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The Food and Drug Administration has traced the outbreak to a farm in Hyde County, North Carolina.
A month ago, the U.S. Centers for Disease Control (CDC) reported that 22 people contracted salmonella infections from consuming U.S.-raised eggs. Last week, the health organization updated that list to include 13 more cases, spread across eight eastern seaboard states and Colorado. Virginia and New York, with eight cases each, have been the worst-hit states.
The U.S. Food and Drug Administration traced the outbreak to a farm in Hyde County, North Carolina, which is part of of Rose Acre Farms, which claims to be the second-largest supplier of eggs in the country and is headquartered in Indiana. In April, the company issued a recall of more than 206 million eggs.
“We have already implemented numerous remedial actions and have not only corrected deficiencies at the farm, but we’ve also taken other steps to ensure the farm meets or exceeds the standards by the FDA and USDA [US Department of Agriculture],” the company said in a statement sent to The Washington Post (paywall). That includes establishing a “corporate sanitation manager,” The Indianapolis Star reports, to, presumably, oversee sanitation and hygiene practices at the company’s farms (in addition to the representatives from the USDA that were already monitoring production on location).
Rose Acre has a history of salmonella outbreaks. In 1990, 450 cases across the US were linked to three Rose Acre farm sites. The USDA tried to stop the company from distributing eggs from the three contamination sites, which prompted a 19-year legal battle that ended when the case was dismissed by the Supreme Court in 2009.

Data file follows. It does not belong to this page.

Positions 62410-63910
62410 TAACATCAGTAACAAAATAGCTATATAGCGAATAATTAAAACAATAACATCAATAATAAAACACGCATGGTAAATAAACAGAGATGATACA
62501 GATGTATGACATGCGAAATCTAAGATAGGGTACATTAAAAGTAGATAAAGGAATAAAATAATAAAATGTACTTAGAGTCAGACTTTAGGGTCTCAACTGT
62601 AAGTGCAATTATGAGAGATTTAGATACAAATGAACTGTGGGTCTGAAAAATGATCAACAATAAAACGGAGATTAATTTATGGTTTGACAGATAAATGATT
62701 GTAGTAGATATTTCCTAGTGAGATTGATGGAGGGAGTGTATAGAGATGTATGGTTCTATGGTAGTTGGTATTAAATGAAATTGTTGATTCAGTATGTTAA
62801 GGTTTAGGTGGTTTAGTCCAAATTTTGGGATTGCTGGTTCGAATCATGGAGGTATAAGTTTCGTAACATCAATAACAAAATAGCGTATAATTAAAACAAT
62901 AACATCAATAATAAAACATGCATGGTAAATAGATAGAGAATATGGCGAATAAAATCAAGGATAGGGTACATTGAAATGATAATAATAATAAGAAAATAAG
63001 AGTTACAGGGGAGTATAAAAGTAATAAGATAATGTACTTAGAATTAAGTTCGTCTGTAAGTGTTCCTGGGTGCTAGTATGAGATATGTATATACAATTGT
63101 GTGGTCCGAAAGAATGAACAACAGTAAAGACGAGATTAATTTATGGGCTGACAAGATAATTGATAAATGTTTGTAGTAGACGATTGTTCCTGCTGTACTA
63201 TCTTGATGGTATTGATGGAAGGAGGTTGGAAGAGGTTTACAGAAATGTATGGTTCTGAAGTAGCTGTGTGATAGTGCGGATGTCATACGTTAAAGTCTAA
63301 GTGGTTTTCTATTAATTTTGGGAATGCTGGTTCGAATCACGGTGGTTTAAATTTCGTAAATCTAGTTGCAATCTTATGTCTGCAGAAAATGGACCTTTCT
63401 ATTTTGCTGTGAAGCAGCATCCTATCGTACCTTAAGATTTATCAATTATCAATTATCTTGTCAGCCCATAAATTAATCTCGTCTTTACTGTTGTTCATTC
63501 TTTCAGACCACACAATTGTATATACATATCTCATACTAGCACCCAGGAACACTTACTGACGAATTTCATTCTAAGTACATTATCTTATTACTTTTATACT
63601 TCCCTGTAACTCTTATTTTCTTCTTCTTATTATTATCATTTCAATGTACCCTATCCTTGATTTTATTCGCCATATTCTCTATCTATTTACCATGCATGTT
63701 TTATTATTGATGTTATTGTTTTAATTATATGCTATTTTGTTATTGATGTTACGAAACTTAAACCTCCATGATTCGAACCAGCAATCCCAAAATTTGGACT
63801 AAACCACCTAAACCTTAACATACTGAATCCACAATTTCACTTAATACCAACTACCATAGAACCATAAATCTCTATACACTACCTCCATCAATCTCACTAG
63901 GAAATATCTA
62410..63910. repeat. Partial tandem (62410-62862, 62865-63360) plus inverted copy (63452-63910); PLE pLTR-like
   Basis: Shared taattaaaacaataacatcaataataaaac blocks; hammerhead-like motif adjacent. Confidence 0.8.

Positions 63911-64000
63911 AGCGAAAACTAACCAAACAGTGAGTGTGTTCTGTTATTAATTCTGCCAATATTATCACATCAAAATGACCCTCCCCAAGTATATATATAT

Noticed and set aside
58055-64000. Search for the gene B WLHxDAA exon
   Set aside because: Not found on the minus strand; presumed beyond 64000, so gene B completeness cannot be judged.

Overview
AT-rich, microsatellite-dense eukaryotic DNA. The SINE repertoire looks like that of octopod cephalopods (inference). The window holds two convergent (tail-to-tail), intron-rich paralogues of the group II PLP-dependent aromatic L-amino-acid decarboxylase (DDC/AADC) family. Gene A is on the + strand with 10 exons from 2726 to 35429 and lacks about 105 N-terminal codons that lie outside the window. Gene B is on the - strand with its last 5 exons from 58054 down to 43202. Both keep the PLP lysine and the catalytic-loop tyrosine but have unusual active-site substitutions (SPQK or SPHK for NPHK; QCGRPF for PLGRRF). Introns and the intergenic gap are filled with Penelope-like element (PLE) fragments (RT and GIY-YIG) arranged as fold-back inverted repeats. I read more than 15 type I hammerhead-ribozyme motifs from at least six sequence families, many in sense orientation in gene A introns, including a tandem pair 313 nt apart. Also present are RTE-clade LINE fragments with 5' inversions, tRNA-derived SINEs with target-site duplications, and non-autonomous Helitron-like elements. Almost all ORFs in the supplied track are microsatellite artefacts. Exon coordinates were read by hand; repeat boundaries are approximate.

Unrelated, a year later in 2010, the largest salmonella-related egg recallin the US occurred; after the FDA traced the outbreak—which sickened 1,500 people—to Iowa-based Quality Eggs, the agency forced a recall of 550 million eggs.
Salmonella is a genus of bacteria that can spread through chicken droppings and can live on the inside of eggs or their shells. The bacteria can also survive on beef, poultry, fruits, and vegetables. In most cases, food poisoning caused by Salmonella bacteria—also called salmonellosis—isn’t life threatening. In fact, there are over a million cases of salmonellosis annually. However, the CDC warns that the can be fatal in especially old or young populations, or others who have compromised immune systems. No one has died from this particular outbreak, though 11 people have been hospitalized. The FDA recommends that Americans throw out any of the possibly contaminated eggs, and has a list of possibly contaminated packages which can be found here.
Katherine Ellen Foley writes for Quartz, where this article was originally published.